Think for a moment of the consequences of the dramatic layoffs and downsizings in the corporate world that turned the lives of so many employees upside down in the eighties and nineties. Companies laid off hundreds of thousands of middle managers and other workers with superb educational credentials. As a result, there was a surplus of well trained unemployed workers in the labor force. But this did NOT trigger a massive shift in choice of production technique. Instead, these workers by and large were forced to take less well compensated jobs in which, quite often, their skills and education were under-used. In that situation, getting more young people to stay in school and earn college degrees simply made the situation worse. To be sure, getting more educational credentials was still a good strategy for an individual -- indeed, in the face of the competition for the favored jobs, degrees, especially from well-known colleges, became ever more valuable assets. But education was not, and could not be, a systemic solution to the problem of poverty.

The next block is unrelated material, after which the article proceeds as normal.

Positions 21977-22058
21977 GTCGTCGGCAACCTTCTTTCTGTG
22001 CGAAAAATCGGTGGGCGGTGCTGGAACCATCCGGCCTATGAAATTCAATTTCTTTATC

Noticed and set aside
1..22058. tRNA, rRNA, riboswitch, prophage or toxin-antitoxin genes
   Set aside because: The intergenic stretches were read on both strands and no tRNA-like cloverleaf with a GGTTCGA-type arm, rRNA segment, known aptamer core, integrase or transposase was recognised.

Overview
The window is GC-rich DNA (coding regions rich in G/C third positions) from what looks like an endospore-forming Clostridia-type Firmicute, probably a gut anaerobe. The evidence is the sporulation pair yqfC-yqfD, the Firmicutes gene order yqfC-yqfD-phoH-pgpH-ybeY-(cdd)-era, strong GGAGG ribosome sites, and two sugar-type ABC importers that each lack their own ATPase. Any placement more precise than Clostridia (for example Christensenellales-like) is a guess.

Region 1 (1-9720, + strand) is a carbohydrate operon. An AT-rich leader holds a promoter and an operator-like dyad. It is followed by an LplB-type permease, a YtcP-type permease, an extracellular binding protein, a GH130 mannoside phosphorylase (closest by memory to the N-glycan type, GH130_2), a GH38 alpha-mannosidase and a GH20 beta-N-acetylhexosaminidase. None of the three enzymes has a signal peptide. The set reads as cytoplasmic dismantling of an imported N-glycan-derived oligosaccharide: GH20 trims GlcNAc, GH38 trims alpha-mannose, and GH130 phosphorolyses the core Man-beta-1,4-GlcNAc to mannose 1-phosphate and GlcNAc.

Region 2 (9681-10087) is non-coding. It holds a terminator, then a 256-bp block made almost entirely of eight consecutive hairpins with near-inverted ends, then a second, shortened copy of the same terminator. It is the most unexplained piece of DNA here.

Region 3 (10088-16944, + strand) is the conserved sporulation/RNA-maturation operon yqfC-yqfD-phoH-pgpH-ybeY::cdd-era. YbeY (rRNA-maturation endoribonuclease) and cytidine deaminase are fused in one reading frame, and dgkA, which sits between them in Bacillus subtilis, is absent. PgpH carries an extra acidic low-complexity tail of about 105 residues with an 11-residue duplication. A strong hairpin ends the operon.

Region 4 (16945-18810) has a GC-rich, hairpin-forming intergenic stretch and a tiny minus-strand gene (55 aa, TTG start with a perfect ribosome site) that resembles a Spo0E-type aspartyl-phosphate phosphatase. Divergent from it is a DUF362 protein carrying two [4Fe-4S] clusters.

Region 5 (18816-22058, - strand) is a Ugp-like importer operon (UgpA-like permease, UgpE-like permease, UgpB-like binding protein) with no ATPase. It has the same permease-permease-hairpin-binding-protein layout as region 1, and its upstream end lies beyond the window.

A little thought experiment, prompted by the insights of Karl Marx, might be helpful here. Instead of thinking about how much money people make and spend, think instead about how much of other people's labor time they consume. When I travel, I stay at hotels. Each day, my room is straightened up, my bed is made, and my bathroom is cleaned. [a quick read of Barbara Ehrenreich's great book, Nickled and Dimed, is useful here.] It is intuitively obvious that the women who perform the maid service in the hotels cannot possibly afford to stay there as customers.